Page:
This is our family. This photo was taken at our home in Tallinn in 1935 on my birthday by a photographer that was specifically invited on this occasion. My mother Hulda Rokhlin (nee Mantel) and my father Jacob Rokhlin is sitting with me.
We spoke Estonian at home, but it wasn’t because my mother was Estonian. My grandmother and grandfather also spoke Estonian. They knew Yiddish and so did their children. I also knew some words in Yiddish, but not sufficient to communicate in Yiddish. I often mixed Estonian and Yiddish words. I learned to write and read in Estonian at the age of four. I couldn’t understand why some letters were dotted and others were written with a small tilde. I wrote all letters with this tilde saying that it was a fair thing to do. It took me almost a year to write letters properly.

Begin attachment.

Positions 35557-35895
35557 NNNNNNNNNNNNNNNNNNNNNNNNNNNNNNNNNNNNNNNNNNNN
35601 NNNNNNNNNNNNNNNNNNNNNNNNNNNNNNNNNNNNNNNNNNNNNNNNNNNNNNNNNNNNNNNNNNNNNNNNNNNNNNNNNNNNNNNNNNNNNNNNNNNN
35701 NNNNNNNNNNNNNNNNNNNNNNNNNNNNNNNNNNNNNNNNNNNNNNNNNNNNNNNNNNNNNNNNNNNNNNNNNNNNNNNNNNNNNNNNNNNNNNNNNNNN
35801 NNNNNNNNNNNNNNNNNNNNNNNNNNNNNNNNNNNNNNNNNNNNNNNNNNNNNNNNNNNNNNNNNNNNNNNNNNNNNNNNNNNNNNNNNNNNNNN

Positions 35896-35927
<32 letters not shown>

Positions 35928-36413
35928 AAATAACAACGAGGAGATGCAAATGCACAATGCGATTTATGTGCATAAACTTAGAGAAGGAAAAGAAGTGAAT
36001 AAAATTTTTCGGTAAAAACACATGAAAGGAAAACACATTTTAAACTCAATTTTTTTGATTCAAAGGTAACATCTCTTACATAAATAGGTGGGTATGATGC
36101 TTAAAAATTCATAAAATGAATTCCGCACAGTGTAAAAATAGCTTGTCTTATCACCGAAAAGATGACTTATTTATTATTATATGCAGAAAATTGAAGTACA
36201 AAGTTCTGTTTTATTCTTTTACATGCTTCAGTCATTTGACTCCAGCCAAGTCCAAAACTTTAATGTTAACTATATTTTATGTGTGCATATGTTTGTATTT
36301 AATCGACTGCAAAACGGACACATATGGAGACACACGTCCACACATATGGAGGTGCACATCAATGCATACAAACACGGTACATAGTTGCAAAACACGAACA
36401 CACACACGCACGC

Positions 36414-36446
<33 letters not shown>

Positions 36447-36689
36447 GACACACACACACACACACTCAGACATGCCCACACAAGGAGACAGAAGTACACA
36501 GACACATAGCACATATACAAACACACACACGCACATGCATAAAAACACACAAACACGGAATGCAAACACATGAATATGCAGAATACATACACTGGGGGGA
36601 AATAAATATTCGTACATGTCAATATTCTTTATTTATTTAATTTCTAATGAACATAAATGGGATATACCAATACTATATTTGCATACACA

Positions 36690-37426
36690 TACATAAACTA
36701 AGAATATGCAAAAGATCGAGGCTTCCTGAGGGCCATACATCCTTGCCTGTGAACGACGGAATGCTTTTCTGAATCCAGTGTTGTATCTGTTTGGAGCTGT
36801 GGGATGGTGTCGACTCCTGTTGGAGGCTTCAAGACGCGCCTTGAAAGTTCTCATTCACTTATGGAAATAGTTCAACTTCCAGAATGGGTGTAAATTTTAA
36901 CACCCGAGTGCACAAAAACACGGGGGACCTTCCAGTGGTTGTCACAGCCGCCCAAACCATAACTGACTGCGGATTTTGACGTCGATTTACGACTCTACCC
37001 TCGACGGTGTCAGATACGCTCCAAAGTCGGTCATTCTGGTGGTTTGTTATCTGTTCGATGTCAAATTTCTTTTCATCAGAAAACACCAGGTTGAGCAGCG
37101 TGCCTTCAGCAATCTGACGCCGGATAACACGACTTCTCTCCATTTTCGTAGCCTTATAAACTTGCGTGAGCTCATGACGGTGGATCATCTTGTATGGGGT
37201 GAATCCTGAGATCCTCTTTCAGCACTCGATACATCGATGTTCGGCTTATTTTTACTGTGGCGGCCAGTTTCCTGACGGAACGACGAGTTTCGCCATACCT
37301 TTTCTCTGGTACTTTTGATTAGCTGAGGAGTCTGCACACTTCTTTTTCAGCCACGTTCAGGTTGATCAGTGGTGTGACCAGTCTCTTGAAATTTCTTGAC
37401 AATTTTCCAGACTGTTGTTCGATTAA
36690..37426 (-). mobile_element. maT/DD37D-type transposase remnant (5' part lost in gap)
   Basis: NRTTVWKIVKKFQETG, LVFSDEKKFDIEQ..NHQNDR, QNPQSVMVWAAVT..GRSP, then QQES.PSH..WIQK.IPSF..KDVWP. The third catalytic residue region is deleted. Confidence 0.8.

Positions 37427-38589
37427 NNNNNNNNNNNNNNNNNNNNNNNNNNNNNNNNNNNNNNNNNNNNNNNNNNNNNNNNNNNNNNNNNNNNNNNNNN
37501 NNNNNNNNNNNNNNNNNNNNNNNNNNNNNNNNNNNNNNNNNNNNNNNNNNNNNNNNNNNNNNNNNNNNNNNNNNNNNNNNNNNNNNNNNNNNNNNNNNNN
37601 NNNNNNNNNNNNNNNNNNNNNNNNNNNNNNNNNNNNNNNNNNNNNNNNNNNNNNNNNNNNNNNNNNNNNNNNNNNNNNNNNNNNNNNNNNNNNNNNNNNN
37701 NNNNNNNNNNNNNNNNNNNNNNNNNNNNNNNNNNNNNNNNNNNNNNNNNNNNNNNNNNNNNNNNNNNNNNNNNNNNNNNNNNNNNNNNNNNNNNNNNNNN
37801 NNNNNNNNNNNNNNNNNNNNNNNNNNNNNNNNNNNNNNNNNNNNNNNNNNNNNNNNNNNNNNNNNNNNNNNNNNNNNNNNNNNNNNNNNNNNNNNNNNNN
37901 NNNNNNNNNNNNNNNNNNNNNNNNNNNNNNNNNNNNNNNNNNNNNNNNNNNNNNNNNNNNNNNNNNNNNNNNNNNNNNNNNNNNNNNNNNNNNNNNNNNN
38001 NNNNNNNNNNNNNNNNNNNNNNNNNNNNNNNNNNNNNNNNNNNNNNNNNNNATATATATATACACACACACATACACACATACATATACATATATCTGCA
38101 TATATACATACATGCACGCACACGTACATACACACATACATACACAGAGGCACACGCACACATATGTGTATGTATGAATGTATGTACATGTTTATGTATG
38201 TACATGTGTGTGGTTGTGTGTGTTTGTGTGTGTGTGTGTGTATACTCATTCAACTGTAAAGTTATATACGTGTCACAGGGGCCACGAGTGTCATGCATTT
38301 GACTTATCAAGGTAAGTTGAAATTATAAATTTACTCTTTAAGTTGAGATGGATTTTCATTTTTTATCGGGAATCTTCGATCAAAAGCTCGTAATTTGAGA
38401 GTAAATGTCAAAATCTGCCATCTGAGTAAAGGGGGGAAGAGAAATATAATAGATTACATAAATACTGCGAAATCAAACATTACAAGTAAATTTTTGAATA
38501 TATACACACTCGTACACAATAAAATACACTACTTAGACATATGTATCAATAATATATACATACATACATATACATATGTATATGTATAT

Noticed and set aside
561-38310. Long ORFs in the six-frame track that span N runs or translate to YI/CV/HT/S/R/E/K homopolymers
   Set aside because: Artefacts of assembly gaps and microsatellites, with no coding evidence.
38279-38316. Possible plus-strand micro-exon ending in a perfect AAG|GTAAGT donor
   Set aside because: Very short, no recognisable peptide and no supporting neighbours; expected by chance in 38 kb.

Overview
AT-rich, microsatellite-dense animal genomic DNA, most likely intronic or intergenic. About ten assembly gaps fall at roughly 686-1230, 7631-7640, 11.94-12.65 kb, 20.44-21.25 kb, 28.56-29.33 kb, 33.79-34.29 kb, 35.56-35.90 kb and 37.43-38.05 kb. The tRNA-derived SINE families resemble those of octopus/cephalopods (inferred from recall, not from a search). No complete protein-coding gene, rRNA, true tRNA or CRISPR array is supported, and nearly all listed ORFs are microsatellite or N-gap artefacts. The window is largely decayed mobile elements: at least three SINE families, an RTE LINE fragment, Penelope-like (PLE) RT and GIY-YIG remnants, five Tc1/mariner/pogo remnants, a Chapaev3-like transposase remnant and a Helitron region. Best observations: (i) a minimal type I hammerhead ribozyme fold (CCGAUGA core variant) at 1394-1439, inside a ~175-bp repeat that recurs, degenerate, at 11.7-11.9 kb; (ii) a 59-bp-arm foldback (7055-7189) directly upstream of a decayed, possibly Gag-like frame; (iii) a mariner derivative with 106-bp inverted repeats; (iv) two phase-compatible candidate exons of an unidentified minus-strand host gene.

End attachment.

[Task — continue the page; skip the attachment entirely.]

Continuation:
When I learned to read, I spent much time reading. Stories about children were my favorite. I had several Estonian books about children, and I loved them a lot. I knew them by heart, actually, but this never stopped me from reading them again and again. I also liked drawing and spent a lot of time drawing.
My mother had a knitting machine. She knitted nice striped socks for children. Mama also made very beautiful dolls. She bought celluloid heads and made the bodies herself stuffing them with sawdust. Then Mama made lovely dresses for the dolls and designed their outfits. She also made dolls for me. They were my favorite toys. I played with my mother’s dolls and often took them with me to the kindergarten and later to school.